Thus, after a plurality of semiconductor substrates each having an embrittlement layer (also referred to as a “separation layer”) is attached to a large supporting substrate, a quartz cover is put on the semiconductor substrates attached. A depressed portion is formed on a surface of the quartz cover which is in contact with the semiconductor substrates or close to the semiconductor substrates so as to house the semiconductor substrates. The area of the depressed portion of the cover made from quartz is slightly larger than that of the semiconductor substrate. For example, in the case where the area of the semiconductor substrate is about equal to the area of the depressed portion, there might arise a problem in that a difference between coefficient of thermal expansion of semiconductor of the semiconductor substrate and that of quartz at the time of heating is caused and thus either the semiconductor or the quartz is broken, or the like. As described above, movement of the semiconductor substrate separated by heat treatment can be suppressed.

Note that a silicon wafer is used for the semiconductor substrate; however, a semiconductor used here is not limited to silicon. In addition, a substrate including germanium or a substrate including silicon and germanium may be used.

A glass substrate is mainly used as a supporting substrate, but is not limited to. Any substrate may be used as long as it has an insulating material, such as a quartz substrate or a sapphire substrate. Alternatively, a conductive substrate such as a stainless steel substrate or a semiconductor substrate a surface of which is covered with an insulating film may be used.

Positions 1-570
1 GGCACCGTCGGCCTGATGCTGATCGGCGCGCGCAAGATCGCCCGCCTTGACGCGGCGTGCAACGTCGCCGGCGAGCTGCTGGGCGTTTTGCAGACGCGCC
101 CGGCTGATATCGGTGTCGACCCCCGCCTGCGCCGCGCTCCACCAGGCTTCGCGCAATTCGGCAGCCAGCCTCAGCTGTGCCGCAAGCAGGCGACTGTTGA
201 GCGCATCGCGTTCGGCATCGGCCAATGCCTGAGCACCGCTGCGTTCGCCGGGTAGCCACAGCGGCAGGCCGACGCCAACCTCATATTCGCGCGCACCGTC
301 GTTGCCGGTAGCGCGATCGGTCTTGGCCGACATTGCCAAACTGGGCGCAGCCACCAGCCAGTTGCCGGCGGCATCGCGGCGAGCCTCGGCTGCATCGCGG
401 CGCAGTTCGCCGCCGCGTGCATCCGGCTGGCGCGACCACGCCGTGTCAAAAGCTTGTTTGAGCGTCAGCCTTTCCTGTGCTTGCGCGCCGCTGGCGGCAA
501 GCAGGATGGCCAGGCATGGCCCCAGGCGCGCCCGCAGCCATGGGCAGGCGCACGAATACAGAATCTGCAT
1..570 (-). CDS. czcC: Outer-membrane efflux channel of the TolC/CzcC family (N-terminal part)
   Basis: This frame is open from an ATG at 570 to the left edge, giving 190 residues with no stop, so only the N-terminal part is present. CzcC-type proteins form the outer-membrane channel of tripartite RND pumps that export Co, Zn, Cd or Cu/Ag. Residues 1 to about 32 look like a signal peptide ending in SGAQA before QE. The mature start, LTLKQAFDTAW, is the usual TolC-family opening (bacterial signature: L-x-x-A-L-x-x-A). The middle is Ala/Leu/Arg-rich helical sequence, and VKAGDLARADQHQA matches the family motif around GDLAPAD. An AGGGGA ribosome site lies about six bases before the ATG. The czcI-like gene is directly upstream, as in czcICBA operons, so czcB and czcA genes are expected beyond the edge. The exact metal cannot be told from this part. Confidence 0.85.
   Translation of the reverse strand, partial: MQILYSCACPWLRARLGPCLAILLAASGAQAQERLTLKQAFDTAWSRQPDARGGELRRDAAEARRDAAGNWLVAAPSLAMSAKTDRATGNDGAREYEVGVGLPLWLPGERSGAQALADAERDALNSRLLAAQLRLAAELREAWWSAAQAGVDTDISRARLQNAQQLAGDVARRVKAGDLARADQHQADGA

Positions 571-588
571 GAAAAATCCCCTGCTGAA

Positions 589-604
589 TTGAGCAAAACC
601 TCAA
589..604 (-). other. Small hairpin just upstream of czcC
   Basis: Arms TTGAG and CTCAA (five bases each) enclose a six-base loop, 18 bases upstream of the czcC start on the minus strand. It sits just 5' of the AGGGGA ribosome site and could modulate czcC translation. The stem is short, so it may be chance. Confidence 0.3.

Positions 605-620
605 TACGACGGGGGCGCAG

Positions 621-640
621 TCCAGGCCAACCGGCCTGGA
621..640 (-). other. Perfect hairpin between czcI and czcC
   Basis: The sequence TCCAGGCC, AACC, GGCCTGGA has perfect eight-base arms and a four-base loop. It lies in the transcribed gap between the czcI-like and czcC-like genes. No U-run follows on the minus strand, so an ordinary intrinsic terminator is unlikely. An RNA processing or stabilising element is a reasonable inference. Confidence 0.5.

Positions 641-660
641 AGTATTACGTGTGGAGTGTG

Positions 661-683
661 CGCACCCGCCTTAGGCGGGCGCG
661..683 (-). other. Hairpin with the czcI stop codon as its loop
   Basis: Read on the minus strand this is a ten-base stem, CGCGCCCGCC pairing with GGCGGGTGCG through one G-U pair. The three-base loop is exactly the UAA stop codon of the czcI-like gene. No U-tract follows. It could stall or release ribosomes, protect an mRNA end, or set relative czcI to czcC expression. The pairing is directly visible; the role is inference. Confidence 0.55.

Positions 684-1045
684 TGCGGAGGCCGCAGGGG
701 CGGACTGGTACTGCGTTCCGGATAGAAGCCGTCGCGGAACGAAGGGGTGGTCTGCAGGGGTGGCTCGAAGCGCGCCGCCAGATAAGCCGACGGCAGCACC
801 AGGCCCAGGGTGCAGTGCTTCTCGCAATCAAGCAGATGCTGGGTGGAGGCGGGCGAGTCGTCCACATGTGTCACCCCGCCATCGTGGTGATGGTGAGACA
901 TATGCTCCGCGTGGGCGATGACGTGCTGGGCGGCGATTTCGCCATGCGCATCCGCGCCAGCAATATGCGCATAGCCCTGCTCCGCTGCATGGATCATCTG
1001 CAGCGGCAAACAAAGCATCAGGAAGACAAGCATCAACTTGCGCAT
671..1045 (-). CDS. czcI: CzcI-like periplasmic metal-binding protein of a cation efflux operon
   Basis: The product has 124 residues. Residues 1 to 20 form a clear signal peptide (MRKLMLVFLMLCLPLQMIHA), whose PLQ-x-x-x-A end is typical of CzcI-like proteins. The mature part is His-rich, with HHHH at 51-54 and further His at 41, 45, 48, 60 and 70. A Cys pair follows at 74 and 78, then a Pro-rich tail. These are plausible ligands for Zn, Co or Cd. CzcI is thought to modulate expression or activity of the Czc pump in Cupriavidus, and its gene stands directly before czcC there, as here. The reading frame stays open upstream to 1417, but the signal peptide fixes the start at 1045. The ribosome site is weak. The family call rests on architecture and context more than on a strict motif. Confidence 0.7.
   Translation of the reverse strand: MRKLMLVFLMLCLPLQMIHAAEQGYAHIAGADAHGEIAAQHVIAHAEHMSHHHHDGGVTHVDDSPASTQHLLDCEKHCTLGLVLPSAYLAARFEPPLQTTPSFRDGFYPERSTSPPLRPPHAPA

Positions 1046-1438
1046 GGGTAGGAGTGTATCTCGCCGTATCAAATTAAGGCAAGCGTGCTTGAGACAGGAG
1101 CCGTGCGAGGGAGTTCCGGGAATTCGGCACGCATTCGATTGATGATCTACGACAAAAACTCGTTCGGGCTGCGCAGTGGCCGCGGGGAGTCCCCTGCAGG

One embodiment of the present invention relates to a method for manufacturing a semiconductor layer, including the steps of: irradiating a plurality of semiconductor substrates with ions to form embrittlement layers in the plurality of semiconductor substrates; forming bonding layers on respective surfaces of the plurality of semiconductor substrates; placing, over a supporting substrate, the surfaces of the plurality of semiconductor substrates on which the bonding layers are formed; placing a cover including depressed portions which house the plurality of semiconductor substrates over the plurality of semiconductor substrates; and heating the plurality of semiconductor substrates housed in the depressed portions of the cover, and collecting semiconductor layers fixed to the supporting substrate, and regions separated from the plurality of semiconductor substrates along with the embrittlement layers.

When a single crystal semiconductor layer is formed from a plurality of silicon wafers over a glass substrate, movement of silicon wafers separated can be suppressed. Therefore, the single crystal semiconductor layer can be prevented from being damaged.

Thus, it is possible to determine the position of the silicon wafer after separation; therefore, the silicon wafer is easily collected and transferred by an automatic carrier device. Accordingly, a manufacturing apparatus of a single crystal semiconductor layer, which has a simpler apparatus structure and high processing ability at low cost, can be realized.

BRIEF DESCRIPTION OF THE DRAWINGS

FIGS. 1A to 1C are cross-sectional views illustrating a method for manufacturing a semiconductor layer.

FIGS. 2A to 2D are cross-sectional views illustrating a method for manufacturing a semiconductor layer.

FIGS. 3A to 3C are cross-sectional views illustrating a method for manufacturing a semiconductor layer.

FIGS. 4A and 4B are perspective views illustrating a method for manufacturing a semiconductor layer.

FIGS. 5A and 5B are perspective views illustrating a method for manufacturing a semiconductor layer.

FIGS. 6A to 6C are cross-sectional views illustrating a method for manufacturing a semiconductor layer.

FIGS. 7A to 7C are cross-sectional views illustrating a method for manufacturing a semiconductor layer.